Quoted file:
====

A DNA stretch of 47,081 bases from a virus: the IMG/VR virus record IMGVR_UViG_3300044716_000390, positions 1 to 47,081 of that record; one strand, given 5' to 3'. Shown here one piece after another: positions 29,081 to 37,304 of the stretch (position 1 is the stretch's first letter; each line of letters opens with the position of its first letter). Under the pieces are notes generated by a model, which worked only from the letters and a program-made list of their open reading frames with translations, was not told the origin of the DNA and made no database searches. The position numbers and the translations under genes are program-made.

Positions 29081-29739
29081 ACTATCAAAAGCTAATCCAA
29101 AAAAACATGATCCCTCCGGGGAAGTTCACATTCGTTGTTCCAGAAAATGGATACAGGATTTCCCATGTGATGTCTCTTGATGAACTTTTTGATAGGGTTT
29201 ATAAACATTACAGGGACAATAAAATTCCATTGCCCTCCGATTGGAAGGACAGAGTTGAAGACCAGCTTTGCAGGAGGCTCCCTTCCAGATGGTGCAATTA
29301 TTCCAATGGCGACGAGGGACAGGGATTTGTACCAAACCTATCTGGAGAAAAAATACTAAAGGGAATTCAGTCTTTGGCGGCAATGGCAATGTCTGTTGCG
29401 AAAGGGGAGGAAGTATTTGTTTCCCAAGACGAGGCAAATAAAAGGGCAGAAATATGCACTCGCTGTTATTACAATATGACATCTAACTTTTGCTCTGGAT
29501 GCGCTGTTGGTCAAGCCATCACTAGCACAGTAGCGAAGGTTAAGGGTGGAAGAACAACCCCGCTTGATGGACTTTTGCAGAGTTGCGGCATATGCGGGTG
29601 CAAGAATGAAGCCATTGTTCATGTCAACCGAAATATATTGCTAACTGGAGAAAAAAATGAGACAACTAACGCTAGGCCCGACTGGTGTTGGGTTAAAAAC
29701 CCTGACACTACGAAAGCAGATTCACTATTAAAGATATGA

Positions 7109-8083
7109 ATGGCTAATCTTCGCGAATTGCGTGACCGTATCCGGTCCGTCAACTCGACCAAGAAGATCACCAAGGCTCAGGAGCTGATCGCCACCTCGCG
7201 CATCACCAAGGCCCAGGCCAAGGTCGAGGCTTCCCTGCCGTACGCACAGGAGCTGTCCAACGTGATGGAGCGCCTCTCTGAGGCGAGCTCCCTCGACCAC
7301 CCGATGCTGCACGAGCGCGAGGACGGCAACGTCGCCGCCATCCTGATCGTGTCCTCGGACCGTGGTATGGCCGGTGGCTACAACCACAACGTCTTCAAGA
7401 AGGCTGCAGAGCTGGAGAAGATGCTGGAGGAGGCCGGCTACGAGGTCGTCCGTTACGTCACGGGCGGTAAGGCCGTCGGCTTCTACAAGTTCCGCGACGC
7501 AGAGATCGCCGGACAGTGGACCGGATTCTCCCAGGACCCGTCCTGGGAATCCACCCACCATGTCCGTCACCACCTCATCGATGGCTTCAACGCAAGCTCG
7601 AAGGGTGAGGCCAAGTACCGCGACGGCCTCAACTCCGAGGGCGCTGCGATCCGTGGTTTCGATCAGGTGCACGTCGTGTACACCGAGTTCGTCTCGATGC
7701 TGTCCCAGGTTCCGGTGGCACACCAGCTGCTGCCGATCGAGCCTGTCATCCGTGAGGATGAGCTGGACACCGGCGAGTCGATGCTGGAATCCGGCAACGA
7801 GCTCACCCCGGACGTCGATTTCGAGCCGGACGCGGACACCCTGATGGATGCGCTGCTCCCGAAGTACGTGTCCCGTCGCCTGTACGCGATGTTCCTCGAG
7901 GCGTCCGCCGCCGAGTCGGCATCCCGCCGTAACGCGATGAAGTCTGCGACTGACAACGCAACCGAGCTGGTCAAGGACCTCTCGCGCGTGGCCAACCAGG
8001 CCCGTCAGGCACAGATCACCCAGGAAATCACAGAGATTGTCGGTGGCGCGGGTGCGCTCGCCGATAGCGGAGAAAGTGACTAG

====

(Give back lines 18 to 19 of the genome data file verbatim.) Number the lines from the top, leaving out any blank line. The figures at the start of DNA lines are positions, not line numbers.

7701 TGTCCCAGGTTCCGGTGGCACACCAGCTGCTGCCGATCGAGCCTGTCATCCGTGAGGATGAGCTGGACACCGGCGAGTCGATGCTGGAATCCGGCAACGA
7801 GCTCACCCCGGACGTCGATTTCGAGCCGGACGCGGACACCCTGATGGATGCGCTGCTCCCGAAGTACGTGTCCCGTCGCCTGTACGCGATGTTCCTCGAG